Perhaps Georgia could be the first state in the country to have its entire school system denied accreditation. Isn't that what it would mean to redesign public education here? Nothing short of this, it seems to me, has a chance of working. Ms. Tyson has called our current situation a "crisis", and she is right.

Cerebration said...

While I agree with much of what has been said, I still harken back to the fact that DCSS - even with these enormous cuts - still ended up with a $1.1 Billion consolidated budget. With only about $750 million or so of that for general operations... So with declining enrollment numbers - say 97,000 next year - that equates to $11,340 consolidated or $7732 general operations - per student.

That seems fairly doable...not optimal, but it just seems that we could "get along" with this budget without having to decimate our core staff.

Q: Is Title 1 money included in these budget numbers?

Q: Does anyone know what the budget amount over the operating costs is used for? It's an awful lot of "undiscussed" money...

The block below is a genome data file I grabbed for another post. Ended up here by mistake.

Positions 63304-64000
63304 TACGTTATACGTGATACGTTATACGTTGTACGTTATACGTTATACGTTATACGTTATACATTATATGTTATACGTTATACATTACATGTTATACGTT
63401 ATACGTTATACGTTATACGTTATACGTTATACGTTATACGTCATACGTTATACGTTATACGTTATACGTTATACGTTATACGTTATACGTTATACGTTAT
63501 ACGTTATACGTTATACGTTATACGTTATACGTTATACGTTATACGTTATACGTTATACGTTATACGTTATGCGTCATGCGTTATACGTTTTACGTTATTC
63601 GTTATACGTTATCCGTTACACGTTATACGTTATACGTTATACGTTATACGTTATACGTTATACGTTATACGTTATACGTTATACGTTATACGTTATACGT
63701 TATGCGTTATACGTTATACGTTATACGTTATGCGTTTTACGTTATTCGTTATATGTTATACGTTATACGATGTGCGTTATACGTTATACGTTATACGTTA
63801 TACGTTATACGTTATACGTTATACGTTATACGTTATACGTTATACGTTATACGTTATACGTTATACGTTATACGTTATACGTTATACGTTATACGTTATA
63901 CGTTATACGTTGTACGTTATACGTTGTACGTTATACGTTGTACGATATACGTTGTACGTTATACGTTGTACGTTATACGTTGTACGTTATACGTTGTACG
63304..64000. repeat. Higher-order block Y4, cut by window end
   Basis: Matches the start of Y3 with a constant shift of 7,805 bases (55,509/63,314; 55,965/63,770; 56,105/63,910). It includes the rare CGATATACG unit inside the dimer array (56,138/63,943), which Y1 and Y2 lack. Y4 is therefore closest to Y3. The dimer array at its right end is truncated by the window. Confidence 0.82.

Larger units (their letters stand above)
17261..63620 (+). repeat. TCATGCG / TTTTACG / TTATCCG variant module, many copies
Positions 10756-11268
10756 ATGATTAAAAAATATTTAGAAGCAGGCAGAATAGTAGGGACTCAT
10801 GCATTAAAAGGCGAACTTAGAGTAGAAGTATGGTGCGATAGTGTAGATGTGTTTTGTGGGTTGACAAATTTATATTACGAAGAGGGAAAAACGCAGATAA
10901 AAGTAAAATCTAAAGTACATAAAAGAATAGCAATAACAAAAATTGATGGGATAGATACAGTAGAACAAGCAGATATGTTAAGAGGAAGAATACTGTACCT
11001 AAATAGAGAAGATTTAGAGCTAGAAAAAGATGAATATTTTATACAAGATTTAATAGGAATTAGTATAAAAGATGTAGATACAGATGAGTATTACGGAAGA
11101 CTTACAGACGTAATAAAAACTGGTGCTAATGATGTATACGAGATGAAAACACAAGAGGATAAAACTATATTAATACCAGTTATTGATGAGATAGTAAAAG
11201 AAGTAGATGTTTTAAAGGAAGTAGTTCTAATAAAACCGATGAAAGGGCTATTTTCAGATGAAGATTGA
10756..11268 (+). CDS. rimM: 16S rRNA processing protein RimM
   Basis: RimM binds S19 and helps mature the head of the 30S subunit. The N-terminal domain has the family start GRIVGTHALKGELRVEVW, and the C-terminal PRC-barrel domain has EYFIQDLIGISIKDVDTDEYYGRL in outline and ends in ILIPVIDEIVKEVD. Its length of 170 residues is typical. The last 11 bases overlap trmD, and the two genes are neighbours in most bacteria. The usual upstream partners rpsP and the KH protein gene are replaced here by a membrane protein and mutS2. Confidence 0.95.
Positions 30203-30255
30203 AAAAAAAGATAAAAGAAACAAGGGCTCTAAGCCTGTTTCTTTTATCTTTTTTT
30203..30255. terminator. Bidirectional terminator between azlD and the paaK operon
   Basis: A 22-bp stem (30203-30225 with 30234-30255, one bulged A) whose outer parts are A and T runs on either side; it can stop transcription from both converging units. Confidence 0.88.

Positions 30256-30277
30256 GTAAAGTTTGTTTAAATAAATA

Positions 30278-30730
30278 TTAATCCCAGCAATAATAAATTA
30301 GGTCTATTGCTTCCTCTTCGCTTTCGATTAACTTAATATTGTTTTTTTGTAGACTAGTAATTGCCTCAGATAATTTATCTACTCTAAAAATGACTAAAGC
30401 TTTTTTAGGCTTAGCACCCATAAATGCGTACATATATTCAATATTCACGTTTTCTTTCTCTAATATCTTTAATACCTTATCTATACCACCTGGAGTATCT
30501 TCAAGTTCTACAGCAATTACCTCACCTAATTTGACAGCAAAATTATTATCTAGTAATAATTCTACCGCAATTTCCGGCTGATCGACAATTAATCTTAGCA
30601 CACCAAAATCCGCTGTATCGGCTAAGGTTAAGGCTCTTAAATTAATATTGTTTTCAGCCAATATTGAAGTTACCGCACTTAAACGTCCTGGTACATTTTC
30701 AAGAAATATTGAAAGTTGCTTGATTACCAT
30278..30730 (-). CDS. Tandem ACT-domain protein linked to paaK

Anonymous said...

@ 9:59 says "Let's blame THEM individually and collectively for the current state of affairs in DeKalb Schools."

I'll start. I blame the chairman of the House education subcommittee Fran Millar from Dunwoody for allowing our tax money to fund most other priorities over education, not just this year, but every year he has held that position. A hundred million dollars in austerity cuts to DeKalb. And you call yourself a supporter?

Makes me even sicker to know school board rep Redovian recently wrote a letter supporting Millar in his senate race saying Millar is a friend of DeKalb schools. This is a friend I sure don't need!

Square Peg said...

Regarding the question about whether Title 1 money is included in the budget numbers: according to the budget book, it is included in the $1.1 billion but not included in the $750 million of general operations.

Page 7 of the budget book shows the 6 funds in the DCSS budget and explains what each means: General Operations, Special Revenue, Capital Outlay, Debt Service, Enterprise Fund, and Trust & Agency. "The Special Revenue fund consists primarily of budgeted state and federal grant expenditures, including Title I funds. Special Revenue expenditures are planned to be $97.8 million. The Special Revenue funds contain the American Recovery and Reinvestment Act (ARRA) stimulus funds."

What I don't understand is why it is so painful to operate on a per-pupil expenditure ($7533 in the proposed budget, before the changes from the board meeting) that is higher than the 2004-2005 per pupil expenditure of $7173 (see graph on the last page of the budget book). Can anybody explain that? Do any board members or administrators have an explanation for the public that is backed up with solid numbers?